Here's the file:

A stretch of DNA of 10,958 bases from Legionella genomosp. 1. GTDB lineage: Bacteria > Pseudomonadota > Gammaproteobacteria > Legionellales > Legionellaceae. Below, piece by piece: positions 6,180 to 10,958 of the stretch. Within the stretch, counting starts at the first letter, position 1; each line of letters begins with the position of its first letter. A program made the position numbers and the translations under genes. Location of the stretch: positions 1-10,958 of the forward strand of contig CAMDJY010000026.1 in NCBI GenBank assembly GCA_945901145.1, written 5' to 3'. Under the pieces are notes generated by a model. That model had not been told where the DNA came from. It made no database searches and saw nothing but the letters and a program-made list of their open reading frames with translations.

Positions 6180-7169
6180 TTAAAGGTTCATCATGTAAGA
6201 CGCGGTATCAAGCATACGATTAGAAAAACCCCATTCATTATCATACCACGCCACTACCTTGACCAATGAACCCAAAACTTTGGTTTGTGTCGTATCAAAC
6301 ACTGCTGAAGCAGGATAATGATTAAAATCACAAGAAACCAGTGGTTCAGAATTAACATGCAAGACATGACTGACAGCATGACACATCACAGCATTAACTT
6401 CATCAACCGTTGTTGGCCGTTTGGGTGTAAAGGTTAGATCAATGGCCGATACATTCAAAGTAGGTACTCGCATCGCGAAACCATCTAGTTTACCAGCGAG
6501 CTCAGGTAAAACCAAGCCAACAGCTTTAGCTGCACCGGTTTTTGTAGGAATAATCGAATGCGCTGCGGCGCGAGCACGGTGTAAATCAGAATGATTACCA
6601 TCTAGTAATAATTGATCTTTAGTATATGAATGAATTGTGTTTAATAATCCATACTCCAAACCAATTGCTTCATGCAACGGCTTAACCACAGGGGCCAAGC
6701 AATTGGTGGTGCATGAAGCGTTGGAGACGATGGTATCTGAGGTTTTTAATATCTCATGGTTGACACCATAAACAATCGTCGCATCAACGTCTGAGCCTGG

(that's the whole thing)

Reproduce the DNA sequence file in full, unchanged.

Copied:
A stretch of DNA of 10,958 bases from Legionella genomosp. 1. GTDB lineage: Bacteria > Pseudomonadota > Gammaproteobacteria > Legionellales > Legionellaceae. Below, piece by piece: positions 6,180 to 10,958 of the stretch. Within the stretch, counting starts at the first letter, position 1; each line of letters begins with the position of its first letter. A program made the position numbers and the translations under genes. Location of the stretch: positions 1-10,958 of the forward strand of contig CAMDJY010000026.1 in NCBI GenBank assembly GCA_945901145.1, written 5' to 3'. Under the pieces are notes generated by a model. That model had not been told where the DNA came from. It made no database searches and saw nothing but the letters and a program-made list of their open reading frames with translations.

Positions 6180-7169
6180 TTAAAGGTTCATCATGTAAGA
6201 CGCGGTATCAAGCATACGATTAGAAAAACCCCATTCATTATCATACCACGCCACTACCTTGACCAATGAACCCAAAACTTTGGTTTGTGTCGTATCAAAC
6301 ACTGCTGAAGCAGGATAATGATTAAAATCACAAGAAACCAGTGGTTCAGAATTAACATGCAAGACATGACTGACAGCATGACACATCACAGCATTAACTT
6401 CATCAACCGTTGTTGGCCGTTTGGGTGTAAAGGTTAGATCAATGGCCGATACATTCAAAGTAGGTACTCGCATCGCGAAACCATCTAGTTTACCAGCGAG
6501 CTCAGGTAAAACCAAGCCAACAGCTTTAGCTGCACCGGTTTTTGTAGGAATAATCGAATGCGCTGCGGCGCGAGCACGGTGTAAATCAGAATGATTACCA
6601 TCTAGTAATAATTGATCTTTAGTATATGAATGAATTGTGTTTAATAATCCATACTCCAAACCAATTGCTTCATGCAACGGCTTAACCACAGGGGCCAAGC
6701 AATTGGTGGTGCATGAAGCGTTGGAGACGATGGTATCTGAGGTTTTTAATATCTCATGGTTGACACCATAAACAATCGTCGCATCAACGTCTGAGCCTGG